Adrian writes about his work in Askeaton here
THE HELLFIRE CLUB
A series of commissions based upon the presence
of an 18th century secret society house in Askeaton. Today, the building is inaccessible to
the public, as a ruin in constant danger of collapse. Around this site of physical decay, featured artists have considered the Hellfire history, its non-conformist allusions to the society of the 1700s, and its material presence as a crumbling ruin in
the middle of a small Irish countryside town.
New commissons are detailed in the publication, alongside texts from Michele Horrigan, Padraic
E. Moore and Brian O’Doherty.
48 pages, 19 colour images, 32 b/w images.
€15 including post and packaging
pdf file, available to download for free here
FROM THE ARCHIVE:
Argentine artist Magdalena Jitrik’s multidisciplinary approach blurs the boundaries between a variety of mediums. Frequently using the process of painting as a starting point and questioning its’ position as a stable fixed object hanging on a gallery wall.
Take, for example, Pintura en Askeaton (Painting in Askeaton). In 2009, during her stay at Askeaton Contemporary Arts, Jitrik spent time making a small painting that, according to curator Adriano Pedrosa, “is a splendid abstract geometric composition, one can see the same mosaic of multicoloured slanted rectangles forming a larger, again not so orthogonal square, which in turn is intersected by a trapezoid figure, offering a feast for the formal connoisseur.” With such praise, Jitrik’s work could be considered akin to a Mondrian or a work of Russian Constructivism. Yet, she subtly shifts these expectations of her work away to another discursive platform, as a video details the painting’s growth and development from a blank canvas to a completed artwork, accompanied by a soundtrack by Jitrik’s band, Orquestra Roja (Red Orchestra). In another moment, the painting appears in the ruins of a local Franciscan Abbey, almost as an apparition amongst gravestones and medieval stone carvings, urgently captured in photographs and video excerpts. The piece later featured in 2011's Istanbul Biennial, and can be viewed here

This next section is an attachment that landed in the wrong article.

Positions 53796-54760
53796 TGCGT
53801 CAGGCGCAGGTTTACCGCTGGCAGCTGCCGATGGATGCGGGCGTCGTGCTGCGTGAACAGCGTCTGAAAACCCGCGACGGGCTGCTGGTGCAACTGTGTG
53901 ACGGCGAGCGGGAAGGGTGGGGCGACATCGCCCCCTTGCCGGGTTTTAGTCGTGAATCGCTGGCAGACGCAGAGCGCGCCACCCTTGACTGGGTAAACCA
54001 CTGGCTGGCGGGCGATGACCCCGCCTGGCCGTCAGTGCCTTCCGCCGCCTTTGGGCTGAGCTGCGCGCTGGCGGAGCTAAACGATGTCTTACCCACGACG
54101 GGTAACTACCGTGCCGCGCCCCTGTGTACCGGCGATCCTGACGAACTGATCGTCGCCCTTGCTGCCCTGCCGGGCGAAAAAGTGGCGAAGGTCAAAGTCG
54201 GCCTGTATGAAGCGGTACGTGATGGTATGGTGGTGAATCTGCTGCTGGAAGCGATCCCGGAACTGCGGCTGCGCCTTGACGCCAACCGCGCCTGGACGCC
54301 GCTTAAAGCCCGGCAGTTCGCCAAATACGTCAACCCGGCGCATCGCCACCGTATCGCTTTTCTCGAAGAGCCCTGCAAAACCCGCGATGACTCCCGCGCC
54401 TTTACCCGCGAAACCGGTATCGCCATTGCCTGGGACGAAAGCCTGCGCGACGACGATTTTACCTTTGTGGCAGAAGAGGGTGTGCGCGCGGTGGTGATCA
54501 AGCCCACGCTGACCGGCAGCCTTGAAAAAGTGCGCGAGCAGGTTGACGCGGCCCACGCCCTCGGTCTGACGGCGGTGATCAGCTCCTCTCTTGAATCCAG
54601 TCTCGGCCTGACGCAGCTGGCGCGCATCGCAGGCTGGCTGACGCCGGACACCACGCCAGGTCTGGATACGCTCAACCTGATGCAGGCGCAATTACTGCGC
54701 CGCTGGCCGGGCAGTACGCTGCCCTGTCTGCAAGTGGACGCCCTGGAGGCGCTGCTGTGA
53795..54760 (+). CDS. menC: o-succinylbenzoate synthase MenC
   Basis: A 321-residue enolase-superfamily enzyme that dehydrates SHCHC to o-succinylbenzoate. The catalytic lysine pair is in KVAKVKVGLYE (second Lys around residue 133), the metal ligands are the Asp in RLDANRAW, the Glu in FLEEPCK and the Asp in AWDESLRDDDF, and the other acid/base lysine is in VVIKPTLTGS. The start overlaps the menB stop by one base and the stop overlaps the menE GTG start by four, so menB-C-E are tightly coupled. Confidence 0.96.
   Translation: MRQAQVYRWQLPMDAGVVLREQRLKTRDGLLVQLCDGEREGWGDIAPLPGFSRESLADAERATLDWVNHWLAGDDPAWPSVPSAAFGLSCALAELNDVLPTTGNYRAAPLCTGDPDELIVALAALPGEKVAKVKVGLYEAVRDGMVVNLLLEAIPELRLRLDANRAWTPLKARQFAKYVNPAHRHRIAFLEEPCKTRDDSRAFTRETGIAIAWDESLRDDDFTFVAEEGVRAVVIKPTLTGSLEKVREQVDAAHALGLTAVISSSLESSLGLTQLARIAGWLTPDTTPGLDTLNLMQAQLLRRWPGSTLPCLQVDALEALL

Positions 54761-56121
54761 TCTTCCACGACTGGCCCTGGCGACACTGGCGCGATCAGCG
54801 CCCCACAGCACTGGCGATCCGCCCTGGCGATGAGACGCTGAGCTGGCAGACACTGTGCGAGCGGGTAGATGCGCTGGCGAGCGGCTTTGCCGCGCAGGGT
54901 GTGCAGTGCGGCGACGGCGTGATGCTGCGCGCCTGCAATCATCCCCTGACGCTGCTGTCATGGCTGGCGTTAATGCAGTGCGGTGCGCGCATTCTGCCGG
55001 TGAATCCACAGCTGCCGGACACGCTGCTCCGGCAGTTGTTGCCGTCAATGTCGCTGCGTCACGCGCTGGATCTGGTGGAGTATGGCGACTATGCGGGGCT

SEANIE BARRON PUBLICATION
For decades, Seanie Barron has been carving and shaping wood in a workshop at the back of his house in Plunkett Road, Askeaton. Initially, his work might be labeled as folk art, yet on further inspection it becomes apparent that his work is instead borne out of an understanding of nature and often-humorous interpretations of the environment around him. He roams around Askeaton, looking for the right branch left in a field or underneath a bush, to then shape into a walking stick. These often take on surreal forms referencing seahorses, weasels, fists, foxes or swimmers. Many double as whistles, or incorporate found objects such as coins, bullets or animal bones. By channeling all from the overlooked to the exotic, Barron has spent years working on a form of art that, though may come from an untrained hand, is as relevant as any didactical form of creativity.
A publication features a newly commissioned essay by Christa-Maria Lerm Hayes and an in-depth interview with Seanie Barron by exhibition curator Michele Horrigan
32 pages, 43 colour images, 4 b/w images
€10 including post and packaging
Download for free a pdf copy here